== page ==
“Keeping the patient’s environment clean is a critical component in preventing healthcare-associated infections,” 2018 APIC President Janet Haas, PhD, RN, CIC, FSHEA, FAPIC, said in the release.“Because privacy curtains could be a mode of disease transmission, maintaining a schedule of regular cleaning offers another potential way to protect patients from harm while they are in our care.”
The problem is bigger than curtains
It’s not just on curtains that researchers have discovered lingering germs. A study conducted in the United Kingdom and published Oct. 18 in Infection Control & Hospital Epidemiology found even washing hospital bed sheets at high temperatures in commercial washers with commercial detergent failed to remove all traces of Clostridium difficile, a bacteria that causes infectious diarrhea.
“The findings of this study may explain some sporadic outbreaks of C. difficile infections in hospitals from unknown sources, however, further research is required in order to establish the true burden of hospital bed sheets in such outbreaks,” Katie Laird, PhD, head of the Infectious Disease Research Group, School of Pharmacy, De Montfort University, Leicester, United Kingdom, and lead author of the study, said in a news release. “Future research will assess the parameters required to remove C. difficile spores from textiles during the laundry process.”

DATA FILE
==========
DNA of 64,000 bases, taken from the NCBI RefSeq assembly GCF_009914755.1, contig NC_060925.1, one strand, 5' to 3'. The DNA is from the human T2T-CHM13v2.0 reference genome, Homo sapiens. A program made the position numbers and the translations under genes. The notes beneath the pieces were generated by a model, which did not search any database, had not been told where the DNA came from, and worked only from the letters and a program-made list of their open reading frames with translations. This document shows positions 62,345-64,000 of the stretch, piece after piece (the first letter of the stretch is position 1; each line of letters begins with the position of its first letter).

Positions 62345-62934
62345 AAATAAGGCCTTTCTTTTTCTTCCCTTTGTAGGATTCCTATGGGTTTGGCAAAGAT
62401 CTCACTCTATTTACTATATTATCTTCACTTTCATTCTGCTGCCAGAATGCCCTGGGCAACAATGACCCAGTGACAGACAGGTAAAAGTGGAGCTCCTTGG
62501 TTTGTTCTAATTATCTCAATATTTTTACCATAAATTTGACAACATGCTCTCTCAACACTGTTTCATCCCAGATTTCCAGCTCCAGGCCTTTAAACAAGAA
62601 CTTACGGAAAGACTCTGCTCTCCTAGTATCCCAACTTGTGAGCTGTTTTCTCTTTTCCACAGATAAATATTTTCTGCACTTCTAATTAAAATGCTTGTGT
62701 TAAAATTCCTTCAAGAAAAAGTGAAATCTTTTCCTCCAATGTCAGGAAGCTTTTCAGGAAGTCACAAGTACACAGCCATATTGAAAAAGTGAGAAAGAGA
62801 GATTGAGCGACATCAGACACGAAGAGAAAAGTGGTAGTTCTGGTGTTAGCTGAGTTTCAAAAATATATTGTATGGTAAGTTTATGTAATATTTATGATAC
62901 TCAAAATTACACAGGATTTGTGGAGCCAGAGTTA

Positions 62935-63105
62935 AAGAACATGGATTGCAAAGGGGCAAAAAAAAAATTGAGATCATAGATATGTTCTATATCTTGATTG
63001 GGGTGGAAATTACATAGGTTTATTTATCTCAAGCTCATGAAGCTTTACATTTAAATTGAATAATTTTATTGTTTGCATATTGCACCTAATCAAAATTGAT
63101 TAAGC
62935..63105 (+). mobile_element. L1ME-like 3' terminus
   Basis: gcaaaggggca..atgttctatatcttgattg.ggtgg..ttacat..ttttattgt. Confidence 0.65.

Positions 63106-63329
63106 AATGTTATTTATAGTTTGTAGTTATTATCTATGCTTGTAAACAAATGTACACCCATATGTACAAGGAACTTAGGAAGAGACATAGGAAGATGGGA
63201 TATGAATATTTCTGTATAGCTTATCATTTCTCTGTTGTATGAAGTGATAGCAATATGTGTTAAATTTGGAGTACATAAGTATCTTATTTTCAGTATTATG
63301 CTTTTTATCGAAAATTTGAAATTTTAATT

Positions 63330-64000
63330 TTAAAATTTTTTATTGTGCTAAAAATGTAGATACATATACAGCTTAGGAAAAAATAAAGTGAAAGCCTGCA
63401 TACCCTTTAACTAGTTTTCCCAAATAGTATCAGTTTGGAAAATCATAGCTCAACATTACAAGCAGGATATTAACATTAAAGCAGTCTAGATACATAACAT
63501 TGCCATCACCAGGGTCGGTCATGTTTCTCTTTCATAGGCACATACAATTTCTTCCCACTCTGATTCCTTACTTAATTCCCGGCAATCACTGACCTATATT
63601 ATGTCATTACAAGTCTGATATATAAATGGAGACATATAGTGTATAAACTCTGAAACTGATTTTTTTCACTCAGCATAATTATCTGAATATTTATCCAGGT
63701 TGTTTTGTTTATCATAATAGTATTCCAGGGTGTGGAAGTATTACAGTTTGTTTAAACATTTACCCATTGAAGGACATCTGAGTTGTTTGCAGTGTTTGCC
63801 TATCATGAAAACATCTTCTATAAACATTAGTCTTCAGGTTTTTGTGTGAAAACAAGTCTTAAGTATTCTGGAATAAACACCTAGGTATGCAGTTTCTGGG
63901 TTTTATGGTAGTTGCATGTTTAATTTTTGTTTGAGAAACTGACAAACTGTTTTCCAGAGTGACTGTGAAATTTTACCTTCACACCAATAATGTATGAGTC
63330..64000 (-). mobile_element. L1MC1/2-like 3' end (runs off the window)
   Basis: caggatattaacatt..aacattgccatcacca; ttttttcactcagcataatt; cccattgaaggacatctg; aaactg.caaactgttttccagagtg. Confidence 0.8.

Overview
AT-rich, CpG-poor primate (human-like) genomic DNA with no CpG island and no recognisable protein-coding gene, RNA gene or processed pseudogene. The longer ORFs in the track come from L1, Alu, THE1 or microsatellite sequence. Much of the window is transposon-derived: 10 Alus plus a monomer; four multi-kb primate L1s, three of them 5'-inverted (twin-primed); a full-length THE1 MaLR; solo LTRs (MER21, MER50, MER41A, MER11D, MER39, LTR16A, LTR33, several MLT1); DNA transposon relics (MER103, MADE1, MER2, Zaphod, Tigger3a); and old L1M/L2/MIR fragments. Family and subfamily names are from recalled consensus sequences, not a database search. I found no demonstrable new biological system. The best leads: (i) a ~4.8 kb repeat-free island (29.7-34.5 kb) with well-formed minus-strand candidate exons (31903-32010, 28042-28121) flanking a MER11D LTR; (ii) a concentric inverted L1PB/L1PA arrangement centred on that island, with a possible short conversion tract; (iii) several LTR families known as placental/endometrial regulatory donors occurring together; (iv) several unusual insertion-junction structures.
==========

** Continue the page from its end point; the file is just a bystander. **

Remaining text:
Researchers in the C. difficile study found not only did contaminated swatches used for the study retain germs, bacteria from contaminated linens also was transferred to non-contaminated linens.
After one organization — Providence St. Peter Hospital in Olympia, Wash. — saw an increase in healthcare-associated infection rates, curtains were identified as the culprit, according to an Oct. 11 article in Becker’s Hospital Review.